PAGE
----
At this third and last decision point, it was decided that the 46 year-old male patient remains on the sertraline 75 mg orally daily. The reason for this decision was that the patient had already shown and demonstrated a therapeutic response above 61%. This could be considered as adequate therapeutic response given that he had also tolerated the medication so well up to this point. He had not experienced any side effects so far. The progressively lower HAM-A scores were a testament to the fact that the medication was working and the patient was getting better. The hope with this decision was that the patient undergoes full remission of symptoms and is restored back to full functionality. From the above discussion, there was absolutely no clinical justification for increasing the dose of sertraline. The patient had already responded so well to the 75 mg orally daily. The third option was also rejected because again there was no indication or justification for adding an “augmenting” agent. In any case, the augmenting agent that is buspirone has already been seen to be problematic with the side effect of rebound anxiety (Stahl, 2017). Nonmaleficence remained the ethical consideration in avoiding increasing the dose of sertraline to 100 mg, or adding buspirone to sertraline. These two actions would have placed the patient under a direct risk of debilitating side effects.

A Brief Description

According to the DSM-5, generalized anxiety disorder (GAD) is one of the disorders classed as the ‘Anxiety Disorders’ which is a distinct diagnostic group of mental disorders. Its DSM-5 diagnostic code is 300.02 (F41.1) (APA, 2013). It is characterized by amongst other things excessive anxiety and apprehension, difficulty to control the same, restlessness, easy fatiguability, irritability, and a disturbance in sleep patterns. These symptoms cause significant clinical distress and impairment in the victim such that they cannot function n terms of self-care, work, or interpersonal relationships. The decision steps taken above were to start the patient on the SSRI sertraline (Zoloft). Sertraline impacts the pathophysiology of GAD through its pharmacodynamics or mechanism of action. By inhibiting the reuptake of serotonin by the pre-synaptic neuron, levels of the neurotransmitter are increased. Increased concentrations of serotonin at the synaptic cleft then result in feelings of happiness and wellbeing (Stahl, 2013). These impacts inform how I suggest treatment plans for this patient in that I will, for instance; increase the dose only marginally if need be. This is because the effect at the synapse is the result of a delicate balance such that injudicious dose titration upwards may suddenly cause side effects.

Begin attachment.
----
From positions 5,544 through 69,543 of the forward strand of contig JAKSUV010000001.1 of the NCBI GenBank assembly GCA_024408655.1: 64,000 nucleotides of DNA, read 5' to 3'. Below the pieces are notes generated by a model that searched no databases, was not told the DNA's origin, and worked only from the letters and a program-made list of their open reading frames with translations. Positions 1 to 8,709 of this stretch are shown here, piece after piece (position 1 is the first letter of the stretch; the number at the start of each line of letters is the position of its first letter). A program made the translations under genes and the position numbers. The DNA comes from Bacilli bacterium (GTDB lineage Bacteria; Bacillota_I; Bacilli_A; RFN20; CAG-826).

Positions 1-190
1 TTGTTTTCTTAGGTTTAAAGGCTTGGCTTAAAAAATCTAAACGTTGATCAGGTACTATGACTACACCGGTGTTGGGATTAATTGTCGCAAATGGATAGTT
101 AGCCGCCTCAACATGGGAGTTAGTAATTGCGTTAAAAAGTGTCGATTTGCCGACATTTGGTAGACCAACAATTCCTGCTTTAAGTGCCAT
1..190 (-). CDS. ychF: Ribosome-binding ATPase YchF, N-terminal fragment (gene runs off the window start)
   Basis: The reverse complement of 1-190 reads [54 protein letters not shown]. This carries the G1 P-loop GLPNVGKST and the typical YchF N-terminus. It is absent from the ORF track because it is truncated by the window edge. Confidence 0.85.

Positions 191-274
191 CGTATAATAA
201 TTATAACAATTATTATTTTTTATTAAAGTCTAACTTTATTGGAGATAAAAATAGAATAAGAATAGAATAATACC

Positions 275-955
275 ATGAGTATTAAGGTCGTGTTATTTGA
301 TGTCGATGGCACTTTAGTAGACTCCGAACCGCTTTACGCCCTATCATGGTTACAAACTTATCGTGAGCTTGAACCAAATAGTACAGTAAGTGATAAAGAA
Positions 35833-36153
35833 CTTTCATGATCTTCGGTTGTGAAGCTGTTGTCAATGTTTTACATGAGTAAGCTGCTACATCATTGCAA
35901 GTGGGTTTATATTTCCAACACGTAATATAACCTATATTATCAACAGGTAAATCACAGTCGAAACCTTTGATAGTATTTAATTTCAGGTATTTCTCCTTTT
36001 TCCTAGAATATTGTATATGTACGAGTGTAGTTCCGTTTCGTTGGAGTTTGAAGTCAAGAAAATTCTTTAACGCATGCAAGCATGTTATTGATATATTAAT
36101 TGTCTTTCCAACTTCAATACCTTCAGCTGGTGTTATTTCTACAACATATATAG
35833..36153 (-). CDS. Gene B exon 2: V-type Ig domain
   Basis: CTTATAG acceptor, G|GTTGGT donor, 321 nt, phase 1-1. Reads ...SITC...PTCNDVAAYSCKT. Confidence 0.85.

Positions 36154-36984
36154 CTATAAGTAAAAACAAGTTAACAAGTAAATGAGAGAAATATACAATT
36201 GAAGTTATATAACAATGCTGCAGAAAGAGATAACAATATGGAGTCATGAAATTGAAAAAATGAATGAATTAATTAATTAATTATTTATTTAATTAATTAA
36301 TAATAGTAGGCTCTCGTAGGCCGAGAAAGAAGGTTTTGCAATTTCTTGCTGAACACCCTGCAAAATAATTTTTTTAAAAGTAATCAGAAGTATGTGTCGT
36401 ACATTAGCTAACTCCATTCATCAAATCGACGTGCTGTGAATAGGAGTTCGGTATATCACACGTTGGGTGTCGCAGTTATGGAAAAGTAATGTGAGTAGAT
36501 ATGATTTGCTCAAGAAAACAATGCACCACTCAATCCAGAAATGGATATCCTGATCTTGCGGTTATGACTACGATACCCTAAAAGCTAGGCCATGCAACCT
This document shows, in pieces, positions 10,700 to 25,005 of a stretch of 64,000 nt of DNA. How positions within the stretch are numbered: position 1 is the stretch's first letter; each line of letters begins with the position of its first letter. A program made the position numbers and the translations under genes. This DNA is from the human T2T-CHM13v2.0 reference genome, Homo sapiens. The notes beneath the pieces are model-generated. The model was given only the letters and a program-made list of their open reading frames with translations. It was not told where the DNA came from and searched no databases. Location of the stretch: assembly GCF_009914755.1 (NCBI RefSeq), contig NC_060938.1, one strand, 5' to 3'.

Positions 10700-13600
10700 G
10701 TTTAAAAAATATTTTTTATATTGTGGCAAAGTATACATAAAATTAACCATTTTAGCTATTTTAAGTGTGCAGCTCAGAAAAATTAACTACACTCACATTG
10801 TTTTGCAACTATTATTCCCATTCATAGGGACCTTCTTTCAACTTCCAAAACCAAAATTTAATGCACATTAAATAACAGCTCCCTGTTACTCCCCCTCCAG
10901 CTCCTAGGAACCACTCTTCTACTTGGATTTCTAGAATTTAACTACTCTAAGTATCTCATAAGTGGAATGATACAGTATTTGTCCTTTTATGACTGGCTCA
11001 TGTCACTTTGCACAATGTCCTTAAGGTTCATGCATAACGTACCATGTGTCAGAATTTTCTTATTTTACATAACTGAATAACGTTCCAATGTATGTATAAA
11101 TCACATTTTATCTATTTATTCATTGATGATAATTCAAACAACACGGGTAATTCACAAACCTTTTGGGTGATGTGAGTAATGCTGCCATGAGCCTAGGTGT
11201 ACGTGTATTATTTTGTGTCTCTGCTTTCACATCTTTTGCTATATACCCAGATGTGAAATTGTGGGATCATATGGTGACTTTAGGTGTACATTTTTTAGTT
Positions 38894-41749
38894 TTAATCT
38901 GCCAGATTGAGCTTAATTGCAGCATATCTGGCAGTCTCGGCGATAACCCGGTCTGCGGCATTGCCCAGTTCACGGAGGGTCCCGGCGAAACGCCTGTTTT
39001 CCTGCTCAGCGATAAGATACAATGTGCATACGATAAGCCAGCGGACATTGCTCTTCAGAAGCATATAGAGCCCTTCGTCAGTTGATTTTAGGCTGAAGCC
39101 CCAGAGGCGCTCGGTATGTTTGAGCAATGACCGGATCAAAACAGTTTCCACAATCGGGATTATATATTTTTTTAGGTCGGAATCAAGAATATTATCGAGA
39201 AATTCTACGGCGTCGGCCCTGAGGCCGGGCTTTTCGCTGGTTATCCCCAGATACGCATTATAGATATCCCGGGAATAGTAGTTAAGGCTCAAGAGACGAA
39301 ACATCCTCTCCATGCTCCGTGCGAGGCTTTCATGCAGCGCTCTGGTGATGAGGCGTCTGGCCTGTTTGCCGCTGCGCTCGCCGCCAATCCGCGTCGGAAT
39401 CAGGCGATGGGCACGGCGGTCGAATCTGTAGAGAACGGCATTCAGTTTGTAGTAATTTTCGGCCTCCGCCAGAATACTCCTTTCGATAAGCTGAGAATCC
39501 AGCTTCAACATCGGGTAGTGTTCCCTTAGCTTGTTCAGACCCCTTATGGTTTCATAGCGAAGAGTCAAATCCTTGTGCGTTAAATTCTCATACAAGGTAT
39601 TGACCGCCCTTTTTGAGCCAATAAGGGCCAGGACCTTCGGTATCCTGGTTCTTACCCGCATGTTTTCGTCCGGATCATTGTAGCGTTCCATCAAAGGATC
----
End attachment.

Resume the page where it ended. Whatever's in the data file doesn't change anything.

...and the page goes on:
This was a classic case of a psychiatric illness presenting with somatic symptoms. Great competence in physical examination and history taking ensured that there was no misdiagnosis. The pharmacotherapeutic choice of sertraline was made from scholarly evidence, even though the drug is not FDA-approved to treat anxiety. Used together with the Hamilton Anxiety Rating Scale (HAM-A), it was possible to demonstrate that this was the best medication for the patient’s GAD as the HAM-A scores dropped progressively.


Allgulander, C., Dahl, A.A., Austin, C., Morris, P.L.P., Sogaard, J.A., Fayyad, R., Kutcher, S.P., & Clary, C.M. (2004). Efficacy of sertraline in a 12-week trial for generalized anxiety disorder. American Journal of Psychiatry, 161(9), 1642-1649. https://doi.org/10.1176/appi.ajp.161.9.1642

American Psychiatric Association [APA] (2013). Diagnostic and Statistical Manual of Mental Disorders, 5th ed. Author.

Codajic (n.d.). Hamilton Anxiety Rating Scale (HAM-A). http://www.codajic.org/sites/www.codajic.org/files/2.%20Hamilton%20Anxiety%20Rating%20Scale%20(HAM-A).pdf

Hammer, D.G., & McPhee, S.J. (Eds). (2018). Pathophysiology of disease: An introduction to clinical medicine, 7th ed. McGraw-Hill Education.

Haswell, N. (2019). The four ethical principles and their application in aesthetic practice. Journal of Aesthetic Nursing, 8(4), 177-179. https://doi.org/10.12968/joan.2019.8.4.177

Laureate Media (n.d.). generalized anxiety disorder: Middle-aged white male with anxiety. https://mym.cdn.laureate-media.com/2dett4d/Walden/NURS/6630/05/mm/generalized_anxiety_disorder/index.html

Psychiatry and Behavioral Health Learning Network (2021). Hamilton Anxiety Rating Scale (HAM-A). https://www.psychcongress.com/saundras-corner/scales-screeners/anxiety-disorders/hamilton-anxiety-rating-scale-ham

Sadock, B.J., Sadock, V.A., & Ruiz, P. (2015). Synopsis of psychiatry: Behavioral sciences/ clinical psychiatry, 11th ed. Wolters Kluwer.

Stahl, S.M. (2017). Stahl’s essential psychopharmacology: Prescriber’s guide, 6th ed. Cambridge University Press.

Stahl, S. M. (2013). Stahl’s essential psychopharmacology: Neuroscientific basis and practical applications, 4th ed. Cambridge University Press.  White Male with Generalized Anxiety Disorder Essay Example